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This is the original Hubble deep sky mosaic. Just another of the incredible images returned by the Hubble space telescope over the last few years.
To obtain this image, the telescope was pointed to a spot of sky near the celestial north pole that contains few close stars or nearby galaxies. Then the shutter was opened for several hours for each section of the mosaic. The area of sky covered by the composite photo is that of a grain of sand held at arm's length! Other than the lack of local stars and galaxies, it is believed to be fairly typical of the universe as a whole. Almost every object in this image is a separate galaxy containing thousands of millions of stars.
Visit the Hubble Telescope site to see more amazing pictures taken from Earth orbit.
The Puzzle of the Missing Mass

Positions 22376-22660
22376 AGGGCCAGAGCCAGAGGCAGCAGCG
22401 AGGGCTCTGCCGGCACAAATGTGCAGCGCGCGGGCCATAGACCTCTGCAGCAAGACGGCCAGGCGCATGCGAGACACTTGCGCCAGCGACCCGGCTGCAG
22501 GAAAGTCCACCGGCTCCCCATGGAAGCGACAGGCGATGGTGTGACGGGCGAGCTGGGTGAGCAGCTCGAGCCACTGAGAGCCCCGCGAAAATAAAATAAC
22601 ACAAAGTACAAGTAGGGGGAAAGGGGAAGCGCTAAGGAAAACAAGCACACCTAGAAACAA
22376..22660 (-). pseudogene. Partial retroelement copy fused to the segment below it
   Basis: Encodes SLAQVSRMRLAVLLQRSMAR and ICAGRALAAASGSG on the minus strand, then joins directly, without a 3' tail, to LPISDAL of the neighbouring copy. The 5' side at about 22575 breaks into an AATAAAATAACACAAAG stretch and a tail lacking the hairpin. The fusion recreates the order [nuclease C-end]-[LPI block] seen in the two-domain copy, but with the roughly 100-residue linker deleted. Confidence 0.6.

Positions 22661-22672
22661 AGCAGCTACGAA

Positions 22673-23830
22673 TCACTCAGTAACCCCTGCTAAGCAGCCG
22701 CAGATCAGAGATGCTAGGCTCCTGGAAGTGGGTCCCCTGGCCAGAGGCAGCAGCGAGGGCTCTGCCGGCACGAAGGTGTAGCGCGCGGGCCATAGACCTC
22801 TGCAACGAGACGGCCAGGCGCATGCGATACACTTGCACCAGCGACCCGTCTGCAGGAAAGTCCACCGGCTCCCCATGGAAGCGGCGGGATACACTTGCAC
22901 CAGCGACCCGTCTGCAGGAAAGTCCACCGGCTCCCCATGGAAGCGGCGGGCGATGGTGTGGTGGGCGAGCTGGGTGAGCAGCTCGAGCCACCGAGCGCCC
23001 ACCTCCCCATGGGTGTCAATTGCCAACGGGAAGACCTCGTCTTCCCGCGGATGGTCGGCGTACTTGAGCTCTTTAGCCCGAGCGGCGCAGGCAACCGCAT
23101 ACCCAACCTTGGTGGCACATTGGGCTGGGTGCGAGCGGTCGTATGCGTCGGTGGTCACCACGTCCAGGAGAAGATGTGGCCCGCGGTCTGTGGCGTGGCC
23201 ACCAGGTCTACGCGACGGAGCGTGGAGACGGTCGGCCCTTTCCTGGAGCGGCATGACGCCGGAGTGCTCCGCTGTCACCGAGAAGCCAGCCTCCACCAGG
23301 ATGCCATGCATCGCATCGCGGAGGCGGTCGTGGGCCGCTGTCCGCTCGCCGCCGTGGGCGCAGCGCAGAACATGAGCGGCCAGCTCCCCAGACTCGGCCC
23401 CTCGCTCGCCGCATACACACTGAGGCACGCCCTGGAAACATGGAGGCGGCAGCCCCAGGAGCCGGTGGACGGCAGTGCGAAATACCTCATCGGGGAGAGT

One of the persistent problems in cosmology is variously called the problem of the missing mass or the dark matter hypothesis. Essentially, the problem arises because of the observation of huge clusters of galaxies and the estimates for the age of the universe. Using the Coma cluster as an example, astronomers have been able to estimate the visible mass and velocity of the galaxies that make up the Coma cluster and, based on the age of the universe, the individual galaxies should have enough velocity to have left the cluster hundreds of millions of years ago. The observed fact that the cluster still exists requires that there be more mass in the cluster than is visible by electromagnetic radiation at all frequencies. In fact, the visible galaxies of the Coma cluster, and others that have been studied, contain only about 10% of the mass required to maintain the clusters for the known age of the universe. The search for the missing mass, the hypothesized dark matter, is ongoing.
Copyright © 2016 by Bruce Bryson